Data from the communication is then captured, displayed, stored, and control commands are issued as a result of it.

The Internet of Things Explained

In mechanical design and engineering, while many of the hardware and software vendors have expressed interest in IoT, PTC has really embraced it and positioned it as a major part of their overall strategy going forward.

The Dark Side of 3D Printing

Thursday, December 11th, 2014

Like a large portion of the product design and manufacturing world, I have a lot of enthusiasm for the potential of 3D printing. I have also experienced the reality of 3D printing – most of it positive, but not all by any means. In other words, 3D printing has come a long way, but it’s still got a long way to go on three fronts: hardware, software, and materials.

When I learned about and made a move to experimenting with 3D printing and other additive technologies a few years ago, I thought by now I would have had no use for subtractive technologies, such as milling and drilling. However, experience (and some hard knocks) have taught me that additive technologies cannot be used exclusively as my only tools. They are actually complementary in what I’ve come to realize is a hybrid approach that employs both additive and subtractive technologies.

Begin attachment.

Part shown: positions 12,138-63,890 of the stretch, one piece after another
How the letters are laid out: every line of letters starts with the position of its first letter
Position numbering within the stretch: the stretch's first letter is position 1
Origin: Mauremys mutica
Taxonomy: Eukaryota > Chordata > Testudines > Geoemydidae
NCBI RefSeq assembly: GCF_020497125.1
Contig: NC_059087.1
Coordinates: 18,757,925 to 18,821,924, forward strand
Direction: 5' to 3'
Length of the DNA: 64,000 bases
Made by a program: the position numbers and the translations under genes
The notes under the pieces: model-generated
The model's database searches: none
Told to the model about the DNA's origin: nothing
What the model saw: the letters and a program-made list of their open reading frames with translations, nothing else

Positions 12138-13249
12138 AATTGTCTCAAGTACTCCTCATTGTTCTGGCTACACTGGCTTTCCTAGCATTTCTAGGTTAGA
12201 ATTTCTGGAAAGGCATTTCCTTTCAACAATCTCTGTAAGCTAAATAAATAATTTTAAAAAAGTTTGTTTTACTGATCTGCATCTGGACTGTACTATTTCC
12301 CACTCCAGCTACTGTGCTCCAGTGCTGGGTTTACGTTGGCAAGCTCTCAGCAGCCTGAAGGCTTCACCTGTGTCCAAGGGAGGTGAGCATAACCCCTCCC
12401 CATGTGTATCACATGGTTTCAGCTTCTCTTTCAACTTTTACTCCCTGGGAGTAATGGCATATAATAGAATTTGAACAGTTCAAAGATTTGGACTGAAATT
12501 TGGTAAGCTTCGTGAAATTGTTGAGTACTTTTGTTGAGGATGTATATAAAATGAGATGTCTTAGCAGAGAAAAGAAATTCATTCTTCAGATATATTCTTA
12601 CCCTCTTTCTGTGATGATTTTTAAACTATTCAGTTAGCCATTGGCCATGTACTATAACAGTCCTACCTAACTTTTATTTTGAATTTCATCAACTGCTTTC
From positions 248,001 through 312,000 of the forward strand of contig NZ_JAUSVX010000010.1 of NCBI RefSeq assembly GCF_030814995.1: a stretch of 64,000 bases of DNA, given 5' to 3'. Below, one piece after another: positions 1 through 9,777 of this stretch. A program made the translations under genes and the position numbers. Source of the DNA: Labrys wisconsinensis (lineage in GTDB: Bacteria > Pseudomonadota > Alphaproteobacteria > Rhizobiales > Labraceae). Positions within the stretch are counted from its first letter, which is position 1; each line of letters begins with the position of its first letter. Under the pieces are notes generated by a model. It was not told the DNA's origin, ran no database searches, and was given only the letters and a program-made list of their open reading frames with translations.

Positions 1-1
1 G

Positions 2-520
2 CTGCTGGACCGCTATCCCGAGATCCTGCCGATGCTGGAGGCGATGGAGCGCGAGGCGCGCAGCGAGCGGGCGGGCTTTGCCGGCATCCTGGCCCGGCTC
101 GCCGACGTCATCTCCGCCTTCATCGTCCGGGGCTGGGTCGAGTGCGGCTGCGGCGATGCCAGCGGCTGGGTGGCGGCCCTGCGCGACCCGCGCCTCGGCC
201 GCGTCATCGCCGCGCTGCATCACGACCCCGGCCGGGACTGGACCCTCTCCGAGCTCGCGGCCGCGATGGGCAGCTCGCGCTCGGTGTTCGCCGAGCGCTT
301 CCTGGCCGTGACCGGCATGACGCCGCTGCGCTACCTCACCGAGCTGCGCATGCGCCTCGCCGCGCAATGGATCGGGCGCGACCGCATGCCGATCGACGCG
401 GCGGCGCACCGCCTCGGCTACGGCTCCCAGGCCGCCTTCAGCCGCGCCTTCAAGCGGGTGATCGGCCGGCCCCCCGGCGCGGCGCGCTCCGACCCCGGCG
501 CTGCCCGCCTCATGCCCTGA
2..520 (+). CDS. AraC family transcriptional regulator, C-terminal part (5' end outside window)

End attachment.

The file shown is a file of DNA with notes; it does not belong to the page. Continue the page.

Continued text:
Like many others who have been relatively early adopters of 3D printing, problems have been encountered – some of which can be resolved, while others continue to frustrate. Although the video below discusses problems with a specific 3D printer, they are somewhat typical for so-called “low-end” 3D printers using PLA or ABS materials (these are the only materials I currently use).

3D Printing Problems


Autodesk University 2014 –Business Wagers Paying Off

Thursday, December 4th, 2014

Along with about 10,000 other attendees, we were at Autodesk’s annual user forum spectacle in the desert – Autodesk University 2014 – now in its 22nd year. Amidst a couple of surprisingly foggy morning in Las Vegas this week we saw, heard, and experienced a number of interesting thing from Autodesk, partners, and customers.

More than anything this year, it was pretty evident that a number of business moves, some gambles really, are beginning to return real dividends on their investment.

Autodesk’s very approachable CEO, Carl Bass, was front and center as usual at AU, and this time around he didn’t have to do much defending of his business decisions of the past few years. For the most part he’s risen above the skepticism of some customers, industry pundits, and competitors, and has led Autodesk to the forefront of contemporary engineering software and services that will serve the company well near and long term. In a word, to the benefit of Autodesk he’s been a smart and savvy gambler who wagered a lot, and is starting to win big.

AU 2014